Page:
What Can Blow Up in Your Portfolio?

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Contributed by: Jainendra Shandilya, CFA, CAIA

The Indian Association of Investment Professionals (IAIP) organised an insightful session on “What Can Blow Up in Your Portfolio?” by Raj Manghani, CFA, Managing Director, Financial Analytics, MSCI – ‎MSCI Inc. at the NSE auditorium on 14 July 2016.

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Raj began his session by speaking about his role at MSCI in terms of risk management and outlined three important parts of risk management.

They are:

  1. Avoiding big mistakes: If you don’t understand a product don’t get into it. He cited the examples of CDOs market where some of the product’s documents ran into billions of pages. The question then an investor should ask is: who is going to read these papers? “I can’t read more than four pages at a time!” he quipped.
  1. Creating a robust portfolio: Citing Peter Lynch’s philosophy, Jay explained that an investor should know ‘what you own’ and ‘why you own’ it.
  1. Rebalancing: An investor should be concerned about portfolio growth and risk tolerance. Rebalancing is necessary at a certain interval of time during the life of the portfolio in order to control risk. This rebalancing should not only be done at asset class level but also across asset class.

Raj emphasised the difference between volatility and risk. He explained that volatility is a dispersion of asset / portfolio over mean, with a few standard deviations on either side, but this is not risk. Unless the portfolio loses its value, there is no risk. While volatility can be quantified; risk, however, is the uncertainty that can lead to significant loss. He explained how factor models use risk management, portfolio management, asset allocation and risk budgeting and board reporting at the top of the model. At a basic level any risk management starts with “what if” questions. There are broadly four ways of risk assessment –- scenario analysis, stress test, shock, and sensitivity analysis. Raj also explained the macroeconomic stress test which is based on two parameters: shock to GDP, and shock to inflation. While shock to GDP has an impact on equity prices, shock to inflation has greater impact on bond prices.

Raj outlined four risky situations that MSCI modelled for its clients’ portfolios. These four scenarios are: Brexit, shock to oil price, China slowdown, and US Fed reaction. He explained the outcome of Brexit in two possible scenarios: Moderate impact which can lead to moderate spill over, and EU contagion – a pessimistic case, that can have far reaching implications. As per recent statistics, half of the UK’s exports go to EU and EU accounts for 15% of the UK’s GDP. Brexit would have repercussions on equity, bond and currency across the globe depending upon which country is how far from Britain in terms of economic distance.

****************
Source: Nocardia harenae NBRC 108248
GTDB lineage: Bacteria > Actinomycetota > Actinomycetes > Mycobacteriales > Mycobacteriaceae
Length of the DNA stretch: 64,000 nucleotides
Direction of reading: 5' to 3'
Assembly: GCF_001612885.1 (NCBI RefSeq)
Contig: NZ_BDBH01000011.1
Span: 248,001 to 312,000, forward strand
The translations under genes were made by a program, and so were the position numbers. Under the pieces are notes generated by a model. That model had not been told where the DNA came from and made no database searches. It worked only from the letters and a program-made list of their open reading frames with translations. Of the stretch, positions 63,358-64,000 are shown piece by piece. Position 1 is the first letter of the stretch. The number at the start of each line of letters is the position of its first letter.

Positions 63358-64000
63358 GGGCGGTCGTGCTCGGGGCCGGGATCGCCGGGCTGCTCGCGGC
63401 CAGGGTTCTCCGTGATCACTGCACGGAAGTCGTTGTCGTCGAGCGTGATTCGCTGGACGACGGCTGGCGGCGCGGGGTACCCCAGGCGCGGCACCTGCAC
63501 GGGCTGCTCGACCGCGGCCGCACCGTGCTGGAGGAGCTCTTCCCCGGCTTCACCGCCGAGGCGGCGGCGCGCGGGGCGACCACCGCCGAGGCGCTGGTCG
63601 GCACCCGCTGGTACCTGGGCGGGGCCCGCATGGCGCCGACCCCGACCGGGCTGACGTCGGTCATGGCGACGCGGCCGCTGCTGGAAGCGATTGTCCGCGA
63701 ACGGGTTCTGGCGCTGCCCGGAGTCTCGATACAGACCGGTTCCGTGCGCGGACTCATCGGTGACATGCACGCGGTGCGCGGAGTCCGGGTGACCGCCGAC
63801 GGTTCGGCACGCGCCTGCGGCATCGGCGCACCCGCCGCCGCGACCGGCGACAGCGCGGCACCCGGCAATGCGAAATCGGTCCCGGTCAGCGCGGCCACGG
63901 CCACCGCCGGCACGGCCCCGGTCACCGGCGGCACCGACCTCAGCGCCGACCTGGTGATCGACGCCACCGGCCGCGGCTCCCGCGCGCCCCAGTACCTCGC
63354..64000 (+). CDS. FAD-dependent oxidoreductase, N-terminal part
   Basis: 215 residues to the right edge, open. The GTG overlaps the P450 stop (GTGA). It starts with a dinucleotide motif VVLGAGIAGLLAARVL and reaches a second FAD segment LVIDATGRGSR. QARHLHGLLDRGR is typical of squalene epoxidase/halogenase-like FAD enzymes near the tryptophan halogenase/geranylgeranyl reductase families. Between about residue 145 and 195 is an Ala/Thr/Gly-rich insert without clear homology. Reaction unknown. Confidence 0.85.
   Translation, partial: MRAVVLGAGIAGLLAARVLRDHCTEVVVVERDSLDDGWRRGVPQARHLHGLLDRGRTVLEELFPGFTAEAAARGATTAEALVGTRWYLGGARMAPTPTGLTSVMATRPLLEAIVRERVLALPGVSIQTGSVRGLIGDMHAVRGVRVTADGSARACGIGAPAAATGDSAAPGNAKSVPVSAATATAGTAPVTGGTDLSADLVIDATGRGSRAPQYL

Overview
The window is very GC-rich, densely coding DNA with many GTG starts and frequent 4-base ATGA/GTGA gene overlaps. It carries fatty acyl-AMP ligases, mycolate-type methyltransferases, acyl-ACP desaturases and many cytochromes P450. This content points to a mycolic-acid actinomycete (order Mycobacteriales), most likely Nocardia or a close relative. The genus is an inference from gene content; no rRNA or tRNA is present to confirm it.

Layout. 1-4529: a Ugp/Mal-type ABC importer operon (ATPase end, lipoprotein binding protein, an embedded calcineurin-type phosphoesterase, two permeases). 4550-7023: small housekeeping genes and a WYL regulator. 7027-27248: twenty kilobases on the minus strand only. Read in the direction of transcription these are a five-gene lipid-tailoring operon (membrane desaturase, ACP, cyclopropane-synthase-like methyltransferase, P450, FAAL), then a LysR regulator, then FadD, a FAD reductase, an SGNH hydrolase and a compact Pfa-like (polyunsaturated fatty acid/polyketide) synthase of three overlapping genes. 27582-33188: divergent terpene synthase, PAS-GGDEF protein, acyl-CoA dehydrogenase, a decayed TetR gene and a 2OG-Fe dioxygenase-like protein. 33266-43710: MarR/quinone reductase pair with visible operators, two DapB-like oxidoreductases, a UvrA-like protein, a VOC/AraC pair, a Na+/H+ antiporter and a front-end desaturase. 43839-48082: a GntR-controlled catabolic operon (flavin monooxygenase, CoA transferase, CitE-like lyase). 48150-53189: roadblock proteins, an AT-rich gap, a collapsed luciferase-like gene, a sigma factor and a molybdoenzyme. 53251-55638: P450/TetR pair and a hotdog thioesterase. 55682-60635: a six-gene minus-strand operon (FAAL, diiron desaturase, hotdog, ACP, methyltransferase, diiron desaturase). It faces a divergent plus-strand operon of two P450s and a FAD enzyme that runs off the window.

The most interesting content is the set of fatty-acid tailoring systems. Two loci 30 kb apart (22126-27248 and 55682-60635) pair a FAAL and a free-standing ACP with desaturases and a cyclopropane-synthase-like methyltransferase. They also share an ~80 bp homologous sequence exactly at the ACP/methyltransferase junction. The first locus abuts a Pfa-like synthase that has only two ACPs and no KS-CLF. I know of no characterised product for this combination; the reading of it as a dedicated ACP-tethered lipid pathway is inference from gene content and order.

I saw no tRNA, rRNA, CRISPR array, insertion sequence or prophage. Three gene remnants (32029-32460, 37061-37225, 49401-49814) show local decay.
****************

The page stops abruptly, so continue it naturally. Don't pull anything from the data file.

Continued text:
For example, Germany would have the maximum impact of Brexit among all the nations of the world due to its dependence on UK. India, on the other hand was among the farthest nations in terms of economic distance from EU. Hence, a 100% loss to UK economy would only transfer 1 basis point of loss to the Indian economy. He showed that India stood to have -0.2% impact on its economy over a period of one year under moderate scenario. On the other hand, under complete EU disintegration, a pessimistic worst case scenario, India stood to lose -2.2%. Consider this result with the Indian market reacting by -4.7% over a day, i.e. 24 June 2016, wasn’t it an overreaction? It definitely was!

While outlining the pessimistic scenario of EU contagion, Raj’s model assessed the impact on the real economy including logistic and legal problems of Brexit, capital flight and financial systemic distress. Under this pessimistic scenario, the model projected a GDP growth of UK at -4.3% which would lead to UK equity market falling to -22.4% and UK Government bond yield falling to -0.65%. Overall, the impact of Brexit would be more painful for EU nations than it would be for Japan or the USA.

While outlining the impact of oil prices in three scenarios: price at $10/barrel, price at $35/barrel with perception of increased risk, and price at $35/barrel with perception of low risk, Raj showed that oil at $10 is not a good situation even for a consumer of oil or oil consuming nations. According to his model, the $10/barrel price of oil would lead to global equity price falling by 22.6%. China’s slowdown, however, would definitely be more painful for India than the case of Brexit. India faces a 15 basis point risk of slowdown for 100% slowdown in Chinese growth.

Scenario analysis and stress testing is an integral part of investment risk management in highly uncertain times, concluded Raj before leaving the floor open for Q &A.

-JS

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